Updated: Nov 18, 2020
What happens when dogs react – simplified!
The term ‘reactive’ dog has slipped into modern dog training vocabulary over the past 10 years. Being old enough to remember dog training 'back in the day', these dogs were labelled aggressive at that time. Whilst I can see that reactive is a kinder label than aggressive, it is still equally unhelpful in explaining what the dog is trying to communicate.
When a dog is ‘reacting’ they are operating from their mid-brain, using their store of memories helped by the amygdala (limbic system). Alongside this the instinctive canine survival behaviours are also in action.
1. Dog smells cigarette smoke
2. Mid-brain remembers this smell as a negative association
3. Limbic system goes on alert to prepare for flight or fight
Now we have two scenarios:
Flight – the off-lead dog has a choice to run away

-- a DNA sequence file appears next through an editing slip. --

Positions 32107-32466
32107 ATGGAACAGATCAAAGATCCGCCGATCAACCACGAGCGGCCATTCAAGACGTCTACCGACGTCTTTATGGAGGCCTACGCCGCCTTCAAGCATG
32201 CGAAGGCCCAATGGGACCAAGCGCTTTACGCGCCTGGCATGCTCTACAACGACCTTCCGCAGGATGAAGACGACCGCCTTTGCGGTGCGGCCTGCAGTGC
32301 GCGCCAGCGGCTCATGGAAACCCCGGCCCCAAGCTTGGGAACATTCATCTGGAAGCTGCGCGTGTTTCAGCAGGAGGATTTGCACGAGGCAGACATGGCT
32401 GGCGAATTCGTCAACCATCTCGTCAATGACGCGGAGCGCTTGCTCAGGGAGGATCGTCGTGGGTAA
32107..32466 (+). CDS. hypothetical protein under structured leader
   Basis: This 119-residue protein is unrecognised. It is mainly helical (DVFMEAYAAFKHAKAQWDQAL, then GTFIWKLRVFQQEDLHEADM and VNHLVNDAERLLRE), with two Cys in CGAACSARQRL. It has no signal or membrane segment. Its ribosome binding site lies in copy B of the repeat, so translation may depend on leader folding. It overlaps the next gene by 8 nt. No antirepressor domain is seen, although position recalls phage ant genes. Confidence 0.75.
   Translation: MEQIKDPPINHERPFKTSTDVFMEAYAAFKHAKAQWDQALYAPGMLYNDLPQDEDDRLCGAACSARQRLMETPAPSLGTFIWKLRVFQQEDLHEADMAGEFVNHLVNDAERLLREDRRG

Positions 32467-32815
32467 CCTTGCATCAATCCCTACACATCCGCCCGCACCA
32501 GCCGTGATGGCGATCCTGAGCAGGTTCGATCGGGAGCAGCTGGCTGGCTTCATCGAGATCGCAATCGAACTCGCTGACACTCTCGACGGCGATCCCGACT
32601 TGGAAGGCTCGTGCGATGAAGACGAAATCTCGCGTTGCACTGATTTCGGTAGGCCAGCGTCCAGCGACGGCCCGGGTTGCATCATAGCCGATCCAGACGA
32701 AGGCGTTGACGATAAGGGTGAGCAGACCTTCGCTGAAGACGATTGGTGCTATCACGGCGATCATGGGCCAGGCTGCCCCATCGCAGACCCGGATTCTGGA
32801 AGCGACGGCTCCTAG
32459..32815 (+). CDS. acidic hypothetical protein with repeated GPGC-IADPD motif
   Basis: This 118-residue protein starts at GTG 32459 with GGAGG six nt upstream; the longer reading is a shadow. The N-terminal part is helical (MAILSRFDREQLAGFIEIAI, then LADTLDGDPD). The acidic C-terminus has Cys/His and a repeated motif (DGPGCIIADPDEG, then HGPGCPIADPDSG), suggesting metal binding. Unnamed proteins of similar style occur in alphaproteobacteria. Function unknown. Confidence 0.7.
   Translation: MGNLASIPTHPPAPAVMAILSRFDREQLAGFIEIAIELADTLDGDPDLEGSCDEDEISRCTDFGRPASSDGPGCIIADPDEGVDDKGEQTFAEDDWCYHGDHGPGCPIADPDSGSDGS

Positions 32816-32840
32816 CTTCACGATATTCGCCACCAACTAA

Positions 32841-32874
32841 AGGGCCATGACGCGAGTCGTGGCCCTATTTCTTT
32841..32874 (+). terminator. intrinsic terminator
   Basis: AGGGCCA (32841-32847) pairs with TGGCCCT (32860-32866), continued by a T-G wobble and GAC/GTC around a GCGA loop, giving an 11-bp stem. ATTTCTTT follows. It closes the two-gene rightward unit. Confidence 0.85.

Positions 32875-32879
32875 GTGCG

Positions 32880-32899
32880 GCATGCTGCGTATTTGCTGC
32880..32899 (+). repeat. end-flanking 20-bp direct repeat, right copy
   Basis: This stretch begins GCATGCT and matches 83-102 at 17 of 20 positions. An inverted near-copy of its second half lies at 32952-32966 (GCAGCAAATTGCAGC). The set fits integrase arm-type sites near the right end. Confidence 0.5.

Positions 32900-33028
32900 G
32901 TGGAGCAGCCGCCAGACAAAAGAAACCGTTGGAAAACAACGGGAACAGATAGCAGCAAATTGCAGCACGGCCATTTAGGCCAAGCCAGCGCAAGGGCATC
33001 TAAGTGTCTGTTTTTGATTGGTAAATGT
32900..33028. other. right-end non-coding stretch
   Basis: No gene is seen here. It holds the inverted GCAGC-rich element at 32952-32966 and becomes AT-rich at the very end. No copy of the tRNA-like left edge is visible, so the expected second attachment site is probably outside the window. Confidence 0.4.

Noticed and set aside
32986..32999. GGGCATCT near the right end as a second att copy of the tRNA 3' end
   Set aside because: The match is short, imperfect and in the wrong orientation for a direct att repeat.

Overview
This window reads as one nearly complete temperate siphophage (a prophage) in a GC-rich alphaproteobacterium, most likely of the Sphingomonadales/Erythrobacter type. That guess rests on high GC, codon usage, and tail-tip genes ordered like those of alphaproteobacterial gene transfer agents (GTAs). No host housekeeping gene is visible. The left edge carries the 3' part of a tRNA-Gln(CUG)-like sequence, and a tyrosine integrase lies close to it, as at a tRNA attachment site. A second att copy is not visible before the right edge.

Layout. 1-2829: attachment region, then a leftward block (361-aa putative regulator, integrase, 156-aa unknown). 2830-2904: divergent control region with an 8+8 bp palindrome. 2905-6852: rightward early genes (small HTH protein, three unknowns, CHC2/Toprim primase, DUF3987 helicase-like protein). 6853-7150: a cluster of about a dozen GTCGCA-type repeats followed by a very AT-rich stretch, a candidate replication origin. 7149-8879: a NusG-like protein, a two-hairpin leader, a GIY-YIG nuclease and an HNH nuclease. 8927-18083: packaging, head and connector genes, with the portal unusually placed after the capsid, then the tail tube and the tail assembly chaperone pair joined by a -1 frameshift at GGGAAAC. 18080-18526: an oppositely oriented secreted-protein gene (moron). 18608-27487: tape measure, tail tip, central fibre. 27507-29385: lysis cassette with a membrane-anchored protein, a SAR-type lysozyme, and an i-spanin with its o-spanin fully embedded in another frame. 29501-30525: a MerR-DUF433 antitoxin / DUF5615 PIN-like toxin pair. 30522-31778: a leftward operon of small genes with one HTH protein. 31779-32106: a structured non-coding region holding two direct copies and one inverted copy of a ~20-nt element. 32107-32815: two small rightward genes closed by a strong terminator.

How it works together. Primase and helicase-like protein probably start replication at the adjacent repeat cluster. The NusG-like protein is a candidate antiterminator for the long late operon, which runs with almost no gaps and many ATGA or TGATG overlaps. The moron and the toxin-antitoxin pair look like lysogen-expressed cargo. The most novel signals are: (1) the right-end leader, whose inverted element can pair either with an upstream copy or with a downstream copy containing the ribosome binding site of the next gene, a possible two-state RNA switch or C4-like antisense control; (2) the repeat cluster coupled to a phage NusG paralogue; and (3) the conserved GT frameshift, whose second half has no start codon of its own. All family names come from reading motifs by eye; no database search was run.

1. The limbic system is on full alert
2. The mid brain has a memory of safety
3. The instinctive survival response allows the dog to run
Fight – the on-lead dog may have no choice but to display ‘fight’ behaviour, even if their motivation is to run away
1.The limbic system is on full alert
2.The mid brain has a memory of safety
3.The instinctive survival response allows the dog to lunge, bark, spin, display teeth, growl, bite
The Limbic system is a multi-tasking part of the brain, it can be affected by diet which is why we talk to you about food, and it can get stuck which affects learning. Dog’s that are routinely stuck in a limbic response can be helped with herbal based products and/or veterinary medication, talk to us if you wish to know more about either of these. For more information on the limbic system and how it affects behaviour https://www.clareteachingdogs.com/post/canine-brains-and-stress